Empanadas de bacalao ($6), a pair of perfectly crisp pastries stuffed with seasoned cod, halved, then artfully plated along with an olive salad, was another can't-get-enough-of-this dish. By the time the tortilla Española ($6) ' arguably the most popular tapas item in Spain ' arrived, a couple of bites were all I could muster. The thick wedges of caramelized onion-and-potato omelet cried for a splash of hot sauce, which disappointingly came in the form of a miniature bottle of Tabasco. A basic salsa picante would've been a better accompaniment to the somewhat insipid omelet.

    A few swigs of sangria ($14.50 for a half-pitcher) provided the necessary respite before the main courses arrived. Yes, those in search of a more substantial meal can get their fill from a host of seafood, meat and poultry entrees. Traditional paella Valenciana ($21) made me feel like it was Sunday in Seville, not a Friday in Orlando. And though the green peas were a tad shriveled, the saffron-flavored rice (glistening with olive oil) gave the dish a superb moistness, and every paprika-spiked mouthful of succulent chicken, shellfish and red pepper was intensely exotic.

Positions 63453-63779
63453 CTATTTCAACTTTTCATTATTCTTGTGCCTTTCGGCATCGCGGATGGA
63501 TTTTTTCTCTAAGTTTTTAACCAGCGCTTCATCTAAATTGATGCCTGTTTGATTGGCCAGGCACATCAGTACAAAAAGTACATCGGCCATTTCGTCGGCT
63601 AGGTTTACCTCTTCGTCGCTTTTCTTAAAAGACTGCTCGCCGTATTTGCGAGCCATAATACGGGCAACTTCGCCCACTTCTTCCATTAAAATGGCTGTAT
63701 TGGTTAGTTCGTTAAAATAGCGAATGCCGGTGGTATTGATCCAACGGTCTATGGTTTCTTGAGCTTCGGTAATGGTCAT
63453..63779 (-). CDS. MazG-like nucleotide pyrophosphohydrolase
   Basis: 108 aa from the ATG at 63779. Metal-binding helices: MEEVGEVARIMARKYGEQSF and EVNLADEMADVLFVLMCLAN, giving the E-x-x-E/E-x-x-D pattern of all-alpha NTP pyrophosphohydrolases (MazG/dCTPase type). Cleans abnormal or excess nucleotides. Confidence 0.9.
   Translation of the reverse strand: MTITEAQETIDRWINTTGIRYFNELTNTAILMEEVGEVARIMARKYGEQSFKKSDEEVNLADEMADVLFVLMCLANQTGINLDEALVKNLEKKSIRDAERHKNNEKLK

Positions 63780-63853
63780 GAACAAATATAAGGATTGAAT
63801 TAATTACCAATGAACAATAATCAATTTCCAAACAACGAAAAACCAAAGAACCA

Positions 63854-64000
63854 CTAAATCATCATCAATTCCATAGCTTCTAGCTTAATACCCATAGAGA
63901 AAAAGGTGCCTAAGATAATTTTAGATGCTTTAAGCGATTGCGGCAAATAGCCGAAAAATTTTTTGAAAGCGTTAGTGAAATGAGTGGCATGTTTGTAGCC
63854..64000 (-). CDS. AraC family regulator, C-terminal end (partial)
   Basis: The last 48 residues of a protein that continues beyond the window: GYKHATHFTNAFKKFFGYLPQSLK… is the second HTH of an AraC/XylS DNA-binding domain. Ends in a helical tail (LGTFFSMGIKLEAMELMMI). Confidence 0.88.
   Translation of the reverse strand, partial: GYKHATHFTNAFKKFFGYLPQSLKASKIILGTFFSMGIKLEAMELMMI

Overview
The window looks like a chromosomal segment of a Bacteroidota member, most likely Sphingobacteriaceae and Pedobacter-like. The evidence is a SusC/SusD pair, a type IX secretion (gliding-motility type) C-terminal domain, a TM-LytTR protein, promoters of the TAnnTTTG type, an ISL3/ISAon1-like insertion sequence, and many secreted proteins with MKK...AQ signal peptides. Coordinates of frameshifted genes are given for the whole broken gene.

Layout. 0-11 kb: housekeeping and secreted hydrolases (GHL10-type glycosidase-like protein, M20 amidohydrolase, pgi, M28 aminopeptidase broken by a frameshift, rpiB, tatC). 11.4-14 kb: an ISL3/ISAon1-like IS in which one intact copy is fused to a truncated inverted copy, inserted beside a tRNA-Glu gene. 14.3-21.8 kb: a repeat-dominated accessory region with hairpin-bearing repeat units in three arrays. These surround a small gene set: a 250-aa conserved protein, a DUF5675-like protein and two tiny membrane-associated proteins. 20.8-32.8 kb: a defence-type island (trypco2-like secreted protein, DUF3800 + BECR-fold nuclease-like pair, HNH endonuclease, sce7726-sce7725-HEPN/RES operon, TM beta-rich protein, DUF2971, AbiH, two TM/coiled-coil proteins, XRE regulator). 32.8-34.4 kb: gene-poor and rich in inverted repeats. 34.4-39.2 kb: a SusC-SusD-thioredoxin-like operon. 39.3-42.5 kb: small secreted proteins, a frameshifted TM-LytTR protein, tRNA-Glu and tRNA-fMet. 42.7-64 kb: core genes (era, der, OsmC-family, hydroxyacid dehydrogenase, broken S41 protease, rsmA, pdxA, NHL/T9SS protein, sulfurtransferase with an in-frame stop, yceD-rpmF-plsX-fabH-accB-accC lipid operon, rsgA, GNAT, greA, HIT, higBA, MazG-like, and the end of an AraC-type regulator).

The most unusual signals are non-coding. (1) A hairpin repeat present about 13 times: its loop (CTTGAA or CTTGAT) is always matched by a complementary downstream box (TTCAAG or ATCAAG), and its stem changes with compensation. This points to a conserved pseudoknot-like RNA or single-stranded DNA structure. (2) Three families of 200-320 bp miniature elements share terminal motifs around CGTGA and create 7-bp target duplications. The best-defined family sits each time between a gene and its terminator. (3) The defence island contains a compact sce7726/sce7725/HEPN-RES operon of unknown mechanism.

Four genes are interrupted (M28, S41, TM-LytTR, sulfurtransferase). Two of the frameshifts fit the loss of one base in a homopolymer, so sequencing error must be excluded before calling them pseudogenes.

Two tenderloin slabs sitting atop pineapple circles characterized the medallones de solomillo primavera ($28). The steaks were cooked medium-well instead of the requested medium, but the flavor medley of the dish ' the sweetness of pineapple, the rich and creamy cognac demiglace, fresh-roasted vegetables and Spanish rice ' more than compensated.

    The atmosphere is boisterous and festive, though when things quiet down toward closing time, you're better able to appreciate the trompe l'oeil on the arched columns, the brick walls and Spanish tile. Servers are amiable, eager to please and never hurried, so you won't feel pressured to race through your dishes, though when one asks about dessert, you may want to feign indecisiveness. A horribly salty flavor infused the peras al vino ($8), almond-specked pear halves cooked in Spanish wine and cinnamon. The crema catalana ($6) had a restrained citrus zest in the custard, but the top layer could've been caramelized a bit more. Your best bet is to head next door to Rocco's Italian Grille and order their tiramisu.